Timothy Taylor Expands in Tribeca, 74 Leonard Street, NY
Timothy Taylor’s new 6,000-square-foot gallery at 74 Leonard Street, which replaces the gallery’s former Chelsea townhouse, heralds an exciting new phase of international growth for the gallery and its artists. Housed in a historic building dating from 1920, the space also reflects a broader transformation in the way art is presented to a public audience in commercial galleries –– a change spearheaded by the space’s lead architect, Markus Dochantschi of studioMDA. Dochantschi has adopted a ‘soft white cube’ approach to the expanding community of galleries that has grown in Tribeca over the past decade. Since then, he has designed almost 35 galleries between Walker and White Street, leading art critic Zachary Small of The New York Times to call him ‘the unofficial planner of New York City’s new arts district.’
The ‘white cube’ was theorized in Brian Doherty’s classic 1976 essay, first published as a series of articles in Artforum, discussing the style of galleries that had risen to popularity in New York in the early days of Modernism. ‘Windows are sealed off. Walls are painted white,’ Doherty observed of the style. ‘Art exists in a kind of eternity of display that gives that gallery a limbolike status.’
Dochantschi has adopted a more individualistic and custom approach to gallery architecture, softening the context in which the viewer engages with art. At Timothy Taylor in New York, Dochantschi preserved original cast-iron columns and a crisp black-and-white Art Deco facade that introduce warmth into the historic space. As Dochantschi noted in the Times profile, ‘The white cube implies neutrality, but I don’t think there is any neutral space.’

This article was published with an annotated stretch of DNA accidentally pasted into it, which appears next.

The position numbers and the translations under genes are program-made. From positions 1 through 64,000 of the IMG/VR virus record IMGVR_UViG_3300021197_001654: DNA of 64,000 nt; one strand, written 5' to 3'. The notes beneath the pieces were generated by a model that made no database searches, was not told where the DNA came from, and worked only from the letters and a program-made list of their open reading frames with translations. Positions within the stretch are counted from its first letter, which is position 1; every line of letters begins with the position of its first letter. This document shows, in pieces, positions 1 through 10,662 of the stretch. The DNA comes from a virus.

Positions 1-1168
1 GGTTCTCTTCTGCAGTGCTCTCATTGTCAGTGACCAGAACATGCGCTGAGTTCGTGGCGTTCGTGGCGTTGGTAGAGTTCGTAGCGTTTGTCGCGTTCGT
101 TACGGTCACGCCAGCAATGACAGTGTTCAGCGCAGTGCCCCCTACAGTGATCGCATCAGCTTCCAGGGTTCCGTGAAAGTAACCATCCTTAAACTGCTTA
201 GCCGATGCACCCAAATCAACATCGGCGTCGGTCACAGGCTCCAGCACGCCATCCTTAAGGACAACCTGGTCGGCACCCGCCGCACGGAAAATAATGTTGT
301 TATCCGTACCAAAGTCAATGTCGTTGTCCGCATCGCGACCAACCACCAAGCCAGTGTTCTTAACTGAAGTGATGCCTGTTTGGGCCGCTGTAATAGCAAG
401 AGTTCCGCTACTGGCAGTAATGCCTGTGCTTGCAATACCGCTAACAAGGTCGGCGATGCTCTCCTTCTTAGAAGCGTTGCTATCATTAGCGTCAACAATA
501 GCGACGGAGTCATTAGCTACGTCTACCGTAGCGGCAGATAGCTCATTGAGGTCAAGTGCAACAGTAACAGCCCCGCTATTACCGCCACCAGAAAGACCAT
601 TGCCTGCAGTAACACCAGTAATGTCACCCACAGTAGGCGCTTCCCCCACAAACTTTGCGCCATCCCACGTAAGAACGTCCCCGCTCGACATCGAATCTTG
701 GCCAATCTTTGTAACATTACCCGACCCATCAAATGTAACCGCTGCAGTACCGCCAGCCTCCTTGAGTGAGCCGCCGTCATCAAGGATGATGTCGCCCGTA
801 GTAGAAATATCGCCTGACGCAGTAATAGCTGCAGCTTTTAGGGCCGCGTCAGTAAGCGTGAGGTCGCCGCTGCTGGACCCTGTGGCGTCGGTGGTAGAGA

74 Leonard also preserves key elements of the area’s history and heritage. The space’s 15-foot tin ceilings are typical of the neighborhood’s industrial warehouse architecture, dating to the era when Tribeca was a center of textile and cotton trade, beginning in the 1850s. By the 1960s, Tribeca’s industrial base had vanished and its budding art scene began to grow. Young artists and their families discovered residences in the abandoned warehouses of the neighborhood and fought for historical buildings to be preserved. By 1994, 74 Leonard had become The Knitting Factory, a downtown club featuring eclectic music, poetry readings, standup comedy and performance art. Many of Timothy Taylor’s New York-based artists frequented The Knitting Factory until its closure in 2009, a connection which appealed to the gallery in choosing the site.